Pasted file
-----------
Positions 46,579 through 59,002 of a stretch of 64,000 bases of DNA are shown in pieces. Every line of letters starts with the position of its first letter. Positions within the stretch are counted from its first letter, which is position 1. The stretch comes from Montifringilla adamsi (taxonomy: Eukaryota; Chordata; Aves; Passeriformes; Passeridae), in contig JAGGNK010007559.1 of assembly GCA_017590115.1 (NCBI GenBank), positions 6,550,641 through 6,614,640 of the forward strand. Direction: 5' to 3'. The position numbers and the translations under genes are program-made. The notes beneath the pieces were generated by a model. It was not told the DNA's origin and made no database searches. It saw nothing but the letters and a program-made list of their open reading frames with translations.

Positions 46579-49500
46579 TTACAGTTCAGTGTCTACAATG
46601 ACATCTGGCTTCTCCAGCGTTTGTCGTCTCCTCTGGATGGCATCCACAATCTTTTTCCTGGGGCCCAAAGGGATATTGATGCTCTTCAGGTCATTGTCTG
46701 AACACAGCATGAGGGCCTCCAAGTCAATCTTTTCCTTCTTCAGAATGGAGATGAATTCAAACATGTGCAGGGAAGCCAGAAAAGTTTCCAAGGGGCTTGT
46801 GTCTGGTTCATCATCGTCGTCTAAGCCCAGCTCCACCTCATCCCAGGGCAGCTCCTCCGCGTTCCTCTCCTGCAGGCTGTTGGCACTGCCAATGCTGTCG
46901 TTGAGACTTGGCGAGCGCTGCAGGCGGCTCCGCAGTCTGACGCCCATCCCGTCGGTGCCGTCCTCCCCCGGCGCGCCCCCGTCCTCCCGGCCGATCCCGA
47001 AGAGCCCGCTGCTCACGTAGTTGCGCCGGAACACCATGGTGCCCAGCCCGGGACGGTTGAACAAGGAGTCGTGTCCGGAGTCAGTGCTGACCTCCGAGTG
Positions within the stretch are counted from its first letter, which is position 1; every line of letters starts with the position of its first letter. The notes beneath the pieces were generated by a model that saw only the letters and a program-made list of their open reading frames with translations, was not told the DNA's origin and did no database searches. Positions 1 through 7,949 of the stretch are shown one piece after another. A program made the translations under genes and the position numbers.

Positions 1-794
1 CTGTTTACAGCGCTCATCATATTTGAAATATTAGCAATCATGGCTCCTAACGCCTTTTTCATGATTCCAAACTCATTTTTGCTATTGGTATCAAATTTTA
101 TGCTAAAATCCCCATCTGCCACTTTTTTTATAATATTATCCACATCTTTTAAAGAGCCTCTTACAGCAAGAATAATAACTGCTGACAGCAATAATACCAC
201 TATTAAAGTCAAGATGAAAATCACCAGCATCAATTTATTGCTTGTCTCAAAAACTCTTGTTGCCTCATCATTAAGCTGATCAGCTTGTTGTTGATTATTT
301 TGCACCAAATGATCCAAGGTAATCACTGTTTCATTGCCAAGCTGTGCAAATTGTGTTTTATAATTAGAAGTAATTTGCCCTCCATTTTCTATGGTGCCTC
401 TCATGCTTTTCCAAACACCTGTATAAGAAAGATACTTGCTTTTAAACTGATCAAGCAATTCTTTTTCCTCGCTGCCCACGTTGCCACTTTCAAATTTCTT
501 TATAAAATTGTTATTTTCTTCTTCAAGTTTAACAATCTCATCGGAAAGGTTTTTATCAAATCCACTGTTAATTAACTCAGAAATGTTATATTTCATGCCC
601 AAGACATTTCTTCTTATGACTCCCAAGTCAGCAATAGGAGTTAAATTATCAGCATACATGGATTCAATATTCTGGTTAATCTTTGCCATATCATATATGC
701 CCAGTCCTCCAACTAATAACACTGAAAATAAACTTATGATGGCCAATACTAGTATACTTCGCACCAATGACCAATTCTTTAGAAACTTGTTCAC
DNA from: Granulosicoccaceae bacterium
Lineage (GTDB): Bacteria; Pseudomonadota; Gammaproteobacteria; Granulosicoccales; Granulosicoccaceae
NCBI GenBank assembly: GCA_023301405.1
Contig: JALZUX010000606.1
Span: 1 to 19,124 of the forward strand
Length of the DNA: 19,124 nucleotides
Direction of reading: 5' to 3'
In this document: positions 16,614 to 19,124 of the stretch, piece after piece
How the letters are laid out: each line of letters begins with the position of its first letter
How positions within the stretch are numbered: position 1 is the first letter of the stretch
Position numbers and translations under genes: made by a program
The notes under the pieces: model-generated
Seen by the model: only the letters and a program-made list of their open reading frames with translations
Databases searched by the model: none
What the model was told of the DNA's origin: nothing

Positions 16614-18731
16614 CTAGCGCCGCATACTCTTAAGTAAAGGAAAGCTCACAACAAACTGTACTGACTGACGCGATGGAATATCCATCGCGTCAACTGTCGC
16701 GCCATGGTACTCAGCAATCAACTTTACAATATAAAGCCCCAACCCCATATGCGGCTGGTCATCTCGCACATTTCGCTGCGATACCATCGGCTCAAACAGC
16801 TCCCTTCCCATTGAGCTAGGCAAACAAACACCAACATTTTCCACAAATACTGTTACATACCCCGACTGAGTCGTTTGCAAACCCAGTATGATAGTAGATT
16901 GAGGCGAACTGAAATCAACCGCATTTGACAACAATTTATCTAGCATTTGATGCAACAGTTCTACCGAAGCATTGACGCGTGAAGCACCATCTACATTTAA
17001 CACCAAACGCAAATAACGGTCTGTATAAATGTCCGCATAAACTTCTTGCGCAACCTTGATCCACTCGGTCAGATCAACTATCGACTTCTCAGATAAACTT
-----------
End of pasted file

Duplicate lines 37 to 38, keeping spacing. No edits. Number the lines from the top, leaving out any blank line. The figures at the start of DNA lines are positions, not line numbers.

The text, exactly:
16801 TCCCTTCCCATTGAGCTAGGCAAACAAACACCAACATTTTCCACAAATACTGTTACATACCCCGACTGAGTCGTTTGCAAACCCAGTATGATAGTAGATT
16901 GAGGCGAACTGAAATCAACCGCATTTGACAACAATTTATCTAGCATTTGATGCAACAGTTCTACCGAAGCATTGACGCGTGAAGCACCATCTACATTTAA